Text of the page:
These six webinars are:

 

 

Climate fiction by Holly Schofield

Climate change (and how it relates to the pandemic) is on everyone’s mind these days, and trends in speculative fiction have quickly reflected that. Climate fiction, also called Cli-Fi, is a subgenre of Eco-Fiction in that it involves the direct or indirect effects of climate change in an ecologically focused story.

SF Canada member Holly Schofield’s short stories about climate change usually take the optimistic approach. Her first cli-fi story was published way back in 2013 in Perihelion. In “Hurry Up and Wait”, an apocalypse survivor is initially happy that he finally is being left alone by society and, well, you can guess how long that lasts. You can find it reprinted in Into the Ruins.

Holly’s stories take place in various locations. “The Knells of Agassiz” (published in the Water anthology heads up north to help preserve Canada’s glaciers. “One Bad Apple” (SciFutures’ City of the Future anthology) journeys to an inner city food forest. “Home on the Free Range” (Analog) examines a complex ecosystem on an exoplanet from the point of view of a farm worker. In the fourth volume of the middle grade Young Explorer’s Adventure Guide, a young girl sneaks out of her habitat home to take an adventurous walk on an alien world because “Fluffy Pets are Best”.

Science always plays a role. “The Weight of the World” (Cli-Fi: Canadian Tales of Climate Change) and the forthcoming “Handful of Empty” (The Way of the Laser anthology) are both about food security under very different circumstances. “Wicked Problem”, (Utopia SF Magazine) has a scientist and her daughter dealing with an actively dangerous climate-changed environment. In “Bear #178” (Winner of Communitech’s True North contest), a tech-enhanced grizzly bear solves the problem of her shrinking habitat in a disastrous way.

Both “The Call of the Wold” (Solarpunk Summers) and “Halps’ Promise” (just released in Solarpunk Winters) take a lighter turn regarding the workings of two very different intentional communities.

A Distant Honk” (The Unlikely Coulrophobia Remix anthology) takes a humorous look at how feral clowns might adapt to climate change and how we might adapt along with them. “Stewardship” (Unsung Stories) is in a similar vein, a cautionary tale about environmental protection gone wrong.

Some of Holly’s stories are quite serious. “Five Ways to Talk about Twisted Oak Moss” in the Rising Tides literary anthology, examines our past and future environment, using moss colonies as a metaphor for larger habitats.

Holly Schofield travels through time at the rate of one second per second, oscillating between the alternate realities of city and country life. Her short stories have appeared in Analog, Lightspeed, Escape Pod, and many other publications throughout the world. Find her at hollyschofield.wordpress.com

Two SF Canada members are Rhysling Award Nominees!

Congratulations to Colleen Anderson and Lisa Timpf! Each year, nominees for the Rhysling Award are selected by the membership of the Science Fiction Poetry Association. Winning works are regularly reprinted in the Nebula Awards Anthology from the Science Fiction and Fantasy Writers of America, Inc., and are considered in the SF/F/H fields to be the equivalent in poetry of the awards given for prose work — achievement awards given to poets by the writing peers of their own field of literature.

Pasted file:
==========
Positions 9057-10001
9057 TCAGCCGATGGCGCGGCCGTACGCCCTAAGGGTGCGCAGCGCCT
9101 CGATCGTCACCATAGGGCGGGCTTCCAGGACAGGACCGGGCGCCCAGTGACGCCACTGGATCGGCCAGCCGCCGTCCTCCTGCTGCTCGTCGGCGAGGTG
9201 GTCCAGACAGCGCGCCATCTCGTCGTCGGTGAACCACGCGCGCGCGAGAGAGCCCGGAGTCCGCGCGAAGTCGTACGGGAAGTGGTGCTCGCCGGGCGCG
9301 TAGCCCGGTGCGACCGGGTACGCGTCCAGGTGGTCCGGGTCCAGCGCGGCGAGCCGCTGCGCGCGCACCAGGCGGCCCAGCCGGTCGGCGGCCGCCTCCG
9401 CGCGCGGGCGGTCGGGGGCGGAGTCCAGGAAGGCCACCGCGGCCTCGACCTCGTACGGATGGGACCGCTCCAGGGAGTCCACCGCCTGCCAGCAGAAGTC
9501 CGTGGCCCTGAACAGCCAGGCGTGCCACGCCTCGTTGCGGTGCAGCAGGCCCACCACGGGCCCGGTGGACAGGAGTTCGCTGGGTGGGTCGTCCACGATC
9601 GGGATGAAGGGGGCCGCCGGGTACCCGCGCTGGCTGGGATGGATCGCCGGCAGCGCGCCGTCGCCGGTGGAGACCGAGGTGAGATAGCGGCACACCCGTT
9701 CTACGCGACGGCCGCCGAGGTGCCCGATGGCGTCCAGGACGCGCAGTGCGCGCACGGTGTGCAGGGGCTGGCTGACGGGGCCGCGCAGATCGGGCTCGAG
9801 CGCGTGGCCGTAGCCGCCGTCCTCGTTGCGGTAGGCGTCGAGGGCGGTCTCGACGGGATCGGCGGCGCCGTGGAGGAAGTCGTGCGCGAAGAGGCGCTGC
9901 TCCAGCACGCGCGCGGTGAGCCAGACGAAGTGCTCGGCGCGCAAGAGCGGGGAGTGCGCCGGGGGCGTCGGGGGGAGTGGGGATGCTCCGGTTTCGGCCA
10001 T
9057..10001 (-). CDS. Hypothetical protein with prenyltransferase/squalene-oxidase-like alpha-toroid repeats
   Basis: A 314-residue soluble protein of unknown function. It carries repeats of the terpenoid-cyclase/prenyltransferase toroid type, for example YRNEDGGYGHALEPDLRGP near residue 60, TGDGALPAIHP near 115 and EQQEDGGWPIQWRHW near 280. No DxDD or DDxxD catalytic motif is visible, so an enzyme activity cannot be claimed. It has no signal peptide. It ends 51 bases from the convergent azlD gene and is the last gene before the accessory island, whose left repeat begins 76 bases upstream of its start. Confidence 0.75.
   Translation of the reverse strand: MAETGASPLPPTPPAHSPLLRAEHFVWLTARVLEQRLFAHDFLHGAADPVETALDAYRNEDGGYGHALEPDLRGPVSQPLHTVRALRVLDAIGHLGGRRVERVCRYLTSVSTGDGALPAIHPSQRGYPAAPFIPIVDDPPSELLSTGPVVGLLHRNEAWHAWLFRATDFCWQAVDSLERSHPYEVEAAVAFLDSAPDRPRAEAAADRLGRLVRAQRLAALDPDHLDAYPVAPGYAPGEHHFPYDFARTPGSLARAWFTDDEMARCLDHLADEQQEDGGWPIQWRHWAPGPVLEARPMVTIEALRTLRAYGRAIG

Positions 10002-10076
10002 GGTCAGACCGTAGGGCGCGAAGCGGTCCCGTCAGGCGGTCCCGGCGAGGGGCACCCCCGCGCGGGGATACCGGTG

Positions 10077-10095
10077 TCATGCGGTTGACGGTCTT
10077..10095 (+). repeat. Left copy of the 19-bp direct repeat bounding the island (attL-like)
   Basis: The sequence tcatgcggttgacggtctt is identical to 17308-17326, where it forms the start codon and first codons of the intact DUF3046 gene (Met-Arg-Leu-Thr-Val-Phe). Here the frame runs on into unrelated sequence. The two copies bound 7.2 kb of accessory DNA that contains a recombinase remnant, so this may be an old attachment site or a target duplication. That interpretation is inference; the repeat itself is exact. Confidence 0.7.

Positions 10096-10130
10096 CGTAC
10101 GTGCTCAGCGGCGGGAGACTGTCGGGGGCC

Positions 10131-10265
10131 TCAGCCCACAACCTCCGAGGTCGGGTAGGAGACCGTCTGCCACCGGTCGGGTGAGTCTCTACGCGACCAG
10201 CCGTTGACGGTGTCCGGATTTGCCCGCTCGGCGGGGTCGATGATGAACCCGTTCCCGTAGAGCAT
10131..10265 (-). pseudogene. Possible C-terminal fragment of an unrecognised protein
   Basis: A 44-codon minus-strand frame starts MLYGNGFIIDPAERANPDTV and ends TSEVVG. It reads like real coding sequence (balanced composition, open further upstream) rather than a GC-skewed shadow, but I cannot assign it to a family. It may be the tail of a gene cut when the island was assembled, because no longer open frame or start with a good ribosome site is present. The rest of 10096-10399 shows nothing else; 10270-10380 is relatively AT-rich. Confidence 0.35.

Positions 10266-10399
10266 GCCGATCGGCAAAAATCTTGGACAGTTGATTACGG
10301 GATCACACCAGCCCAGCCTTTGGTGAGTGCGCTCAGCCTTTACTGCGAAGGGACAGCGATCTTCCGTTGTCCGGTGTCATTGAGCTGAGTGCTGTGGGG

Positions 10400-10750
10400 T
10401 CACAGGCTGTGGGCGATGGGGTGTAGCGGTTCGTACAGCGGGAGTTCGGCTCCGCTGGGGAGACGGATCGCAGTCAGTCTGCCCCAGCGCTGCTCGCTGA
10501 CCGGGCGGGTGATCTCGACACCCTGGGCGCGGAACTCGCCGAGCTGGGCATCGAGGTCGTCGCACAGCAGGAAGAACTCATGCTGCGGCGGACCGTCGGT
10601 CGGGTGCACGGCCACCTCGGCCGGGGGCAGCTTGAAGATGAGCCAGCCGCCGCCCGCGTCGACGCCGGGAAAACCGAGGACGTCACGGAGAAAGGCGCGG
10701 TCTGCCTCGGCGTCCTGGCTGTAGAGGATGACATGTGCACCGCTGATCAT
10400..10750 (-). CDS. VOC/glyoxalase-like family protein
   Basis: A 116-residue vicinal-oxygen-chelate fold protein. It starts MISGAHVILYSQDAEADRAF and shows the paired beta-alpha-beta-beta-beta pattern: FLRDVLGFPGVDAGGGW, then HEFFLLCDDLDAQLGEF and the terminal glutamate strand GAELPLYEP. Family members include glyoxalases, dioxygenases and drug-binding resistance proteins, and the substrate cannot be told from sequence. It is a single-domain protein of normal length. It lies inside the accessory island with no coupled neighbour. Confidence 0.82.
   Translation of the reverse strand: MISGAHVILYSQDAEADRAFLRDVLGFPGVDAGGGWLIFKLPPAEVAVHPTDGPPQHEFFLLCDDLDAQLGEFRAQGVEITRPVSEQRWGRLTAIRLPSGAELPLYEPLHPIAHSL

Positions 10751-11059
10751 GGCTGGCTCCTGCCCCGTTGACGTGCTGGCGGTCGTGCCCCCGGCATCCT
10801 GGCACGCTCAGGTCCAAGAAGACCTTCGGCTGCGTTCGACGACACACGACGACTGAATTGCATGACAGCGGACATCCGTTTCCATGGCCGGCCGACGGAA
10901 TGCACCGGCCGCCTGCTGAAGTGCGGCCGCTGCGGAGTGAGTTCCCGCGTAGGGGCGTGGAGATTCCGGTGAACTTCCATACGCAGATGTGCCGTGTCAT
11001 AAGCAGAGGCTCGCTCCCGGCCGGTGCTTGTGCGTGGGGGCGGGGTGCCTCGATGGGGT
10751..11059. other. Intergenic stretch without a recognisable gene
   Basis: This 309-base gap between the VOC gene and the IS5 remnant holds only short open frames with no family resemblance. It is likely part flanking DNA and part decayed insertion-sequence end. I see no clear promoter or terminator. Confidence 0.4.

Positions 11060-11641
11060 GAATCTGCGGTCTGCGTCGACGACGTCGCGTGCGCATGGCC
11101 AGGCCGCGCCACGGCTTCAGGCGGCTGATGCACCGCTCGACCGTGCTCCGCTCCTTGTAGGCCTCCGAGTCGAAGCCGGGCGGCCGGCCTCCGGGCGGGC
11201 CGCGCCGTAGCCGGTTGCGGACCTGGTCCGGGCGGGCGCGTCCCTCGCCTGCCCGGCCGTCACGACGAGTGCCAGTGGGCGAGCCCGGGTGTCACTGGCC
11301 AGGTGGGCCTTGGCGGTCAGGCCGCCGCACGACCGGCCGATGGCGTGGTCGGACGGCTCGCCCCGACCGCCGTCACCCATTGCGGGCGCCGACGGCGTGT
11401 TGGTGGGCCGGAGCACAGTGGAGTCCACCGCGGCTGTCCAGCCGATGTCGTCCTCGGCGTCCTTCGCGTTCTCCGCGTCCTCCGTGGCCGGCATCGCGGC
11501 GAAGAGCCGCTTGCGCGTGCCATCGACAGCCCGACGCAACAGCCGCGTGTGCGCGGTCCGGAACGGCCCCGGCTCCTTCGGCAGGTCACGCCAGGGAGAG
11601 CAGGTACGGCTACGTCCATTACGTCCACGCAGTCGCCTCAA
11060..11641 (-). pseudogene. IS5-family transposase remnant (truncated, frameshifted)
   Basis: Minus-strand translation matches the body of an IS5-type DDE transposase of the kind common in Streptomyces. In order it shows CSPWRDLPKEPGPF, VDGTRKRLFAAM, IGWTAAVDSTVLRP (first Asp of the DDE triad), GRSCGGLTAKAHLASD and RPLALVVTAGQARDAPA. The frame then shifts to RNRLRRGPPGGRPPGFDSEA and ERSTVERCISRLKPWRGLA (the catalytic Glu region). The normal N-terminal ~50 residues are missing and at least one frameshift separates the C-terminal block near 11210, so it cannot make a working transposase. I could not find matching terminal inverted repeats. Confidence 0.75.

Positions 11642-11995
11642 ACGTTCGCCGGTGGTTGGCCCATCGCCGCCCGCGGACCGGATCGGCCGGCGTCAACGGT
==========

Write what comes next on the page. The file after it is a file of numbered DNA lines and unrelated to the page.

Colleen’s poem, “The Storm Witch“, appeared in the Winter Solstice issue of Eternal Haunted Summer and is nominated in the Long Poems category.

Lisa’s poem, “No Fairy Tale World” was published in New Myths 47 and is nominated in the Short Poems category.

SFPA members have until June 15 to vote on the winners.

Colleen Anderson writes both fiction and poetry and has had over 170 poems published in such venues as Grievous Angel, Polu Texni, The Future Fire, HWA Poetry Showcase and many others. She is a member of HWA and SFPA and has performed her work before audiences in the US, UK and Canada and has placed in the Balticon, Rannu, Crucible and Wax poetry competitions. Currently she is working on two poetry collections. Colleen also enjoys editing and co-edited Canadian anthologies Playground of Lost Toys (Aurora nominated) and Tesseracts 17, and her solo anthology Alice Unbound: Beyond Wonderland, was published in 2018. A Body of Work was recently published by Black Shuck Books, UK. Living in Vancouver, Colleen keeps an eye out for mold monsters and mermaids, and will be guest of honour in 2020 at the Creative Ink Festival (now postponed). Find her at www.colleenanderson.wordpress.com.

Lisa Timpf is a retired HR and communications professional who lives in Simcoe, Ontario. Her writing has been published in a variety of venues, including Chicken Soup for the Soul: My Very Good, Very Bad Dog as well as New Myths, Third Flatiron, Thema, and an anthology entitled Dogs of War. Lisa enjoys bird-watching, organic gardening, and golfing. The antics of her Border Collie, Emma, have provided inspiration for several of her stories. Read more of her work at lisatimpf.blogspot.com. You can also find her on Goodreads.

Hopepunk and the New Science of Stress by Rebecca Diem

Background photo by Faris Mohammed [via Unsplash]

SF Canada member Rebecca Diem’s latest article for Tor.com, Hopepunk and the New Science of Stress, examines the growing speculative fiction genre of hopepunk.

When I first saw encountered the term “hopepunk,” I felt an immediate sense of recognition. To me, it described the state of joyful protest I aspire to: Knowing enough about the world to be absolutely furious, but choosing optimism anyway.

Rebecca discusses new research into stress which may “help us to understand the positive aspects of stress and how our bodies respond to hardship.” And this may give us answers beyond “fight or flight”.

…we actually have a much bigger toolbox with which to deal with stressful events, whether it’s the pressure of an important deadline, an immediate threat to our well-being, or an existential threat like, well, a resurgence of fascism and totalitarianism.

Author, music lover and nerd. Rebecca writes smart, hopeful speculative fiction and poetry. Her work includes contributions to Tor.com and Kobo Writing Life, as well as the indie steampunk series Tales of the Captain Duke, following the adventures of a defiant young aristocrat who saves a band of airship pirates from certain peril and talks her way into joining their crew. Find her at rebeccadiem.com/.

Rebecca’s article leaves us with a pithy closing sentiment:

Remember that you’re more resilient than you think. Remember that dragons exist, but dragons can also be beaten.